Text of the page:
If you don’t feel confident working on your car, do a quick Google search of “AC repair near me.” There are likely a handful of auto body shops that list their AC recharge price on their site. Unlike some of the other projects we’ve explained on our site, this is not on where we recommend cutting costs with DIY.
Additionally, there is a chance that you need to replace or repair the AC unit in your car. If your AC is leaking, for instance, you probably can’t fix it in your driveway. We suggest getting a professional opinion before attempting an AC recharge.
If you still want to try it yourself, though, we’ve included a step-by-step guide below.
What you Need
To complete an AC recharge, you’ll need the following tools:
- Enough refrigerant based on your vehicle’s specifications
- A recharge hose/pressure gauge
- A cooking thermometer
- Safety glasses
Refrigerant can be dangerous, and you should handle it with extreme care. If you get any on your skin, it will freeze almost immediately and burn you. Always wear gloves and long-sleeves if it’s not too hot. Use precaution when recharging your AC at home.
Start Your Car
Start your car and turn on the AC full-blast. Stick the cooking thermometer in the AC to get a reading. A working AC will blow air somewhere around freezing, though this depends on how hot it is inside your car.
Listen to see if you hear the click of the compressor clutch that we discussed earlier. If it does, then you’re probably a bit low on refrigerant. If the compressor engages, you’ll have an easier time recharging your AC.
If the clutch doesn’t engage, then you might have an electrical problem. You’ll need to add refrigerant to make sure it’s not the low amount, but we recommend taking your car in for inspection if this is the case.
Check the Pressure
Once you’ve determined that the compressor is engaging, turn off your car and open the hood. On the passenger’s side, you’ll find a tube with cap on the top. The cap should have an “L” on it. This is the low side pressure port.
Attach the recharge hose from your refrigerant kit to the hose once you find the nozzle. You should hear a light click after applying a bit of pressure. That’s how you know the hose is securely in place. Don’t press the trigger here, or the refrigerant from the AC will start to escape.
Next, turn on your car and keep your AC on full blast. Take a look at the gauge on the recharge kit and listen for the click of the compressor engaging. If the pressure is at or above 40 psi, you have a separate problem on your hands. If it’s under 40 psi, you can be sure that your AC problem stems from a lack of refrigerant in the system.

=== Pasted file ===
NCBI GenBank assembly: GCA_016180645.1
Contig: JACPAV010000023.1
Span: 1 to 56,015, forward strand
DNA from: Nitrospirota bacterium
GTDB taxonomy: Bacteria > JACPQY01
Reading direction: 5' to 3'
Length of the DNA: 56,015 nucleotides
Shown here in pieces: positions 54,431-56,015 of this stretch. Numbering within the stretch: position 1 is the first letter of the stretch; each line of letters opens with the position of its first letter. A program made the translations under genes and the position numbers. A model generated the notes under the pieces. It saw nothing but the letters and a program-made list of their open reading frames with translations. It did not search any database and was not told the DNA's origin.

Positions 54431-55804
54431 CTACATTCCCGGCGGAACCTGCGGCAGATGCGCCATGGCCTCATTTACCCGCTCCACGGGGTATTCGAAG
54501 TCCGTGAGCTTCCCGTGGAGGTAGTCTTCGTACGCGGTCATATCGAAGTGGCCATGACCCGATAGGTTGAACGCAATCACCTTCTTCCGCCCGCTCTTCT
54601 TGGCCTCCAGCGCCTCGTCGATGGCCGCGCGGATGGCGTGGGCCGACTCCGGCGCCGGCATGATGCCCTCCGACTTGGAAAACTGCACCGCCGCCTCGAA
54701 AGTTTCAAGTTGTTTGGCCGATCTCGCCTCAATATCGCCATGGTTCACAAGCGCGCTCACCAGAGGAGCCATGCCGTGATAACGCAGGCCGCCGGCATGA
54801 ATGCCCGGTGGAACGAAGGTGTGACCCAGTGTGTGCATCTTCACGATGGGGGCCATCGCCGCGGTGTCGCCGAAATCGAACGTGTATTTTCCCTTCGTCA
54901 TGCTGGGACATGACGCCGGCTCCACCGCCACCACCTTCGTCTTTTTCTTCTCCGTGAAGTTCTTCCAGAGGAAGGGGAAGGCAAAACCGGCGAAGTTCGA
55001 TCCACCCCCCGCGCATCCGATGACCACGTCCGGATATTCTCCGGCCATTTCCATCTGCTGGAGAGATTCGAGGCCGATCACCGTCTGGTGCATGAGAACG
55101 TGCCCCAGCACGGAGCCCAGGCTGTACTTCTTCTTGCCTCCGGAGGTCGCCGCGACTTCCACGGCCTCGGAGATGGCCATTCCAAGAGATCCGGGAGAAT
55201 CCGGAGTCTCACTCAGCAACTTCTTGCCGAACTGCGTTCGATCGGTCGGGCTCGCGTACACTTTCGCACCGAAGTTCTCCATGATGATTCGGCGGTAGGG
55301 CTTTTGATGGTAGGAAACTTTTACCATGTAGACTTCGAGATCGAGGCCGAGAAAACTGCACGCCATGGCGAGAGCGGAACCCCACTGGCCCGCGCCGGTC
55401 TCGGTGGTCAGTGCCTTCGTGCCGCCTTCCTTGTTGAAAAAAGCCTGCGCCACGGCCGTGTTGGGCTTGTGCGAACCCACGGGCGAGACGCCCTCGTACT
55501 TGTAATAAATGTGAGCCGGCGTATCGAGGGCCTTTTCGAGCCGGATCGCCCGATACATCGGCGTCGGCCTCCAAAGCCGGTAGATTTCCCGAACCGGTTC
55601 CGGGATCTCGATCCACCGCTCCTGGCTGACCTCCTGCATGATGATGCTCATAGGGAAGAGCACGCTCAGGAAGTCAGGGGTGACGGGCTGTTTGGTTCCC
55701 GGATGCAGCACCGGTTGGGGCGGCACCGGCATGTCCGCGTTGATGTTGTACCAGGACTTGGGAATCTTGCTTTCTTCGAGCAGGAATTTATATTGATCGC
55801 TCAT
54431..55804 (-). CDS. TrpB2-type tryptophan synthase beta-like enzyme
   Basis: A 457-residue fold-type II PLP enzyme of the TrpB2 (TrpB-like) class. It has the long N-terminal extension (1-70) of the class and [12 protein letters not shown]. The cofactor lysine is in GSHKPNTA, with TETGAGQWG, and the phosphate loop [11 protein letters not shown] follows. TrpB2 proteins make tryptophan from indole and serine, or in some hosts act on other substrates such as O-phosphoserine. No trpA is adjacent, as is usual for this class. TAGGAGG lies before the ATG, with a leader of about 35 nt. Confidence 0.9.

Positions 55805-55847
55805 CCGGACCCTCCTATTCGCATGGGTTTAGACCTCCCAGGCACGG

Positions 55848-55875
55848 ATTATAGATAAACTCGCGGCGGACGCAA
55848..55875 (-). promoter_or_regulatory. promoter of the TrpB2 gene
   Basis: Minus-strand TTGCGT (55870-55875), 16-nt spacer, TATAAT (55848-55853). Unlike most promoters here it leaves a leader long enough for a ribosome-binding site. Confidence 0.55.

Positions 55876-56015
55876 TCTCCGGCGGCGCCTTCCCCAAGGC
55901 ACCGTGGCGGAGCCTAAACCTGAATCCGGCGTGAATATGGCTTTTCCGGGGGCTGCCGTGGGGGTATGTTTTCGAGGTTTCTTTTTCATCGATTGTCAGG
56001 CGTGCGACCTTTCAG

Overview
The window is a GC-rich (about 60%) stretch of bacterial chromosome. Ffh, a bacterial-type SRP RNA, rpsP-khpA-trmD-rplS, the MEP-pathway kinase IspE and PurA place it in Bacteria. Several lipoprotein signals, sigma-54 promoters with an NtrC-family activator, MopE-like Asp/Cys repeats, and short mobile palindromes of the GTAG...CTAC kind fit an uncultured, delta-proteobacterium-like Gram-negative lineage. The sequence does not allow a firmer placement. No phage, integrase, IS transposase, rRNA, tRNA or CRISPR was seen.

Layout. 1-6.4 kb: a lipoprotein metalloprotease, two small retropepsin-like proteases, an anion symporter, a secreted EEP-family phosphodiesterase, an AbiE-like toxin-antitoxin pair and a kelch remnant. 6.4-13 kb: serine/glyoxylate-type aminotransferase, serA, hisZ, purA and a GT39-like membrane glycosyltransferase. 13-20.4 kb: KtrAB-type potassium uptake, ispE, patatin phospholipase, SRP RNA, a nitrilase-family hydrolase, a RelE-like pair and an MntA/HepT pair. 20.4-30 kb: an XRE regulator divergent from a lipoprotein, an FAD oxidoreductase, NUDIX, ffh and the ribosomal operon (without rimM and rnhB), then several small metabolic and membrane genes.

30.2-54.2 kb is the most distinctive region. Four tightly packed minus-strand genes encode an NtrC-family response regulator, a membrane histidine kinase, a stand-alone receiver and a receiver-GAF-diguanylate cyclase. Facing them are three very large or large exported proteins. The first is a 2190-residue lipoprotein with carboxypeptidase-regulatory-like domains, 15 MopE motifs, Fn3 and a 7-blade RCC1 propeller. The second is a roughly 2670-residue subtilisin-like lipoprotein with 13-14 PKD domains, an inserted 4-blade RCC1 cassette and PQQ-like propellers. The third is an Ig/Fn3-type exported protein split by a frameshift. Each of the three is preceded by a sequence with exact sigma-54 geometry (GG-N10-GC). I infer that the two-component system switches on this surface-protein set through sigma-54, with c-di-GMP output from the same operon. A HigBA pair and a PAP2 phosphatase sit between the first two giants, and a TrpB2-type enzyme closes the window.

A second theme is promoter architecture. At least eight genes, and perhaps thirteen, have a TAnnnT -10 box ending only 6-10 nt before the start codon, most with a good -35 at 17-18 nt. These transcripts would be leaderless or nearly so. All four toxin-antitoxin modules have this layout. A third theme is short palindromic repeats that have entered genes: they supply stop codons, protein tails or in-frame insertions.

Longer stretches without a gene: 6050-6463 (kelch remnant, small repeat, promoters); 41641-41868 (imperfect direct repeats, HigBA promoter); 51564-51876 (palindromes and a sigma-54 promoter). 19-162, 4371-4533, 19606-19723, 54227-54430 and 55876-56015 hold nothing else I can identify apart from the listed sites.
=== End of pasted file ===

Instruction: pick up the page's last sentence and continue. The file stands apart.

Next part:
Recharge Your AC
Most refrigerant kits come with refrigerant and a recharge hose that fits. If you bought them separately, place the bottle of refrigerant on the hose attached to the trigger. Squeeze the trigger slowly and methodically for short bursts to make sure you don’t overcharge your AC.
Read the gauge after every press of the trigger. Your target is 40 psi, but don’t worry about going a little bit over. You won’t be exact every time.
Test the Temperature
Now that you’ve finished adding refrigerant to your system, it should be much cooler than before. Return to your car and insert the cooking thermometer into the AC vent once again. The reading should be much colder than it was before you recharged your AC.
Be careful removing the gauge and hose from your car, and keep your finger off of the trigger. You’ve finished the job, so you wouldn’t want to screw it up now!
DIY AC Recharge
We don’t recommend that everyone recharge their AC at home, but those who have experience working on cars should be able to complete the project without much trouble. If this is your first DIY job, however, it’s best to spend a bit of extra money and take your car to a professional.
Since your failing AC could mean so many things, getting a professional opinion is always helpful. You can always pay them for their advice and take your car home to recharge it anyway. You won’t lose anything over a bit of peace of mind.